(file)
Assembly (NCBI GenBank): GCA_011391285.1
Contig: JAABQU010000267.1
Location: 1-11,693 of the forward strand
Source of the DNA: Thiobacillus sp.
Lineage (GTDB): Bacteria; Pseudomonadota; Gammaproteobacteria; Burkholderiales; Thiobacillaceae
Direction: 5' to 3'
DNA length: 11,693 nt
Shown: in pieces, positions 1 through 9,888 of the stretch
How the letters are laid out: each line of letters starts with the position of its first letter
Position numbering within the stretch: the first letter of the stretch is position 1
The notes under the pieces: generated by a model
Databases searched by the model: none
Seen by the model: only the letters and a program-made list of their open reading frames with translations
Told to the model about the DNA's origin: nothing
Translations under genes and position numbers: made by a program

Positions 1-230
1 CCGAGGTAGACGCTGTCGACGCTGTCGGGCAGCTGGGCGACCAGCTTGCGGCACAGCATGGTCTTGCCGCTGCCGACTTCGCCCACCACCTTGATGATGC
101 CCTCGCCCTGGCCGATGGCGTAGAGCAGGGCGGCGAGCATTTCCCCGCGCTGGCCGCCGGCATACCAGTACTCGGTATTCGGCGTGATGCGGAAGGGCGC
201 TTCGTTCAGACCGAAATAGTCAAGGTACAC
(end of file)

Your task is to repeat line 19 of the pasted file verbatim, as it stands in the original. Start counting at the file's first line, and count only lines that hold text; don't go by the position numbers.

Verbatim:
201 TTCGTTCAGACCGAAATAGTCAAGGTACAC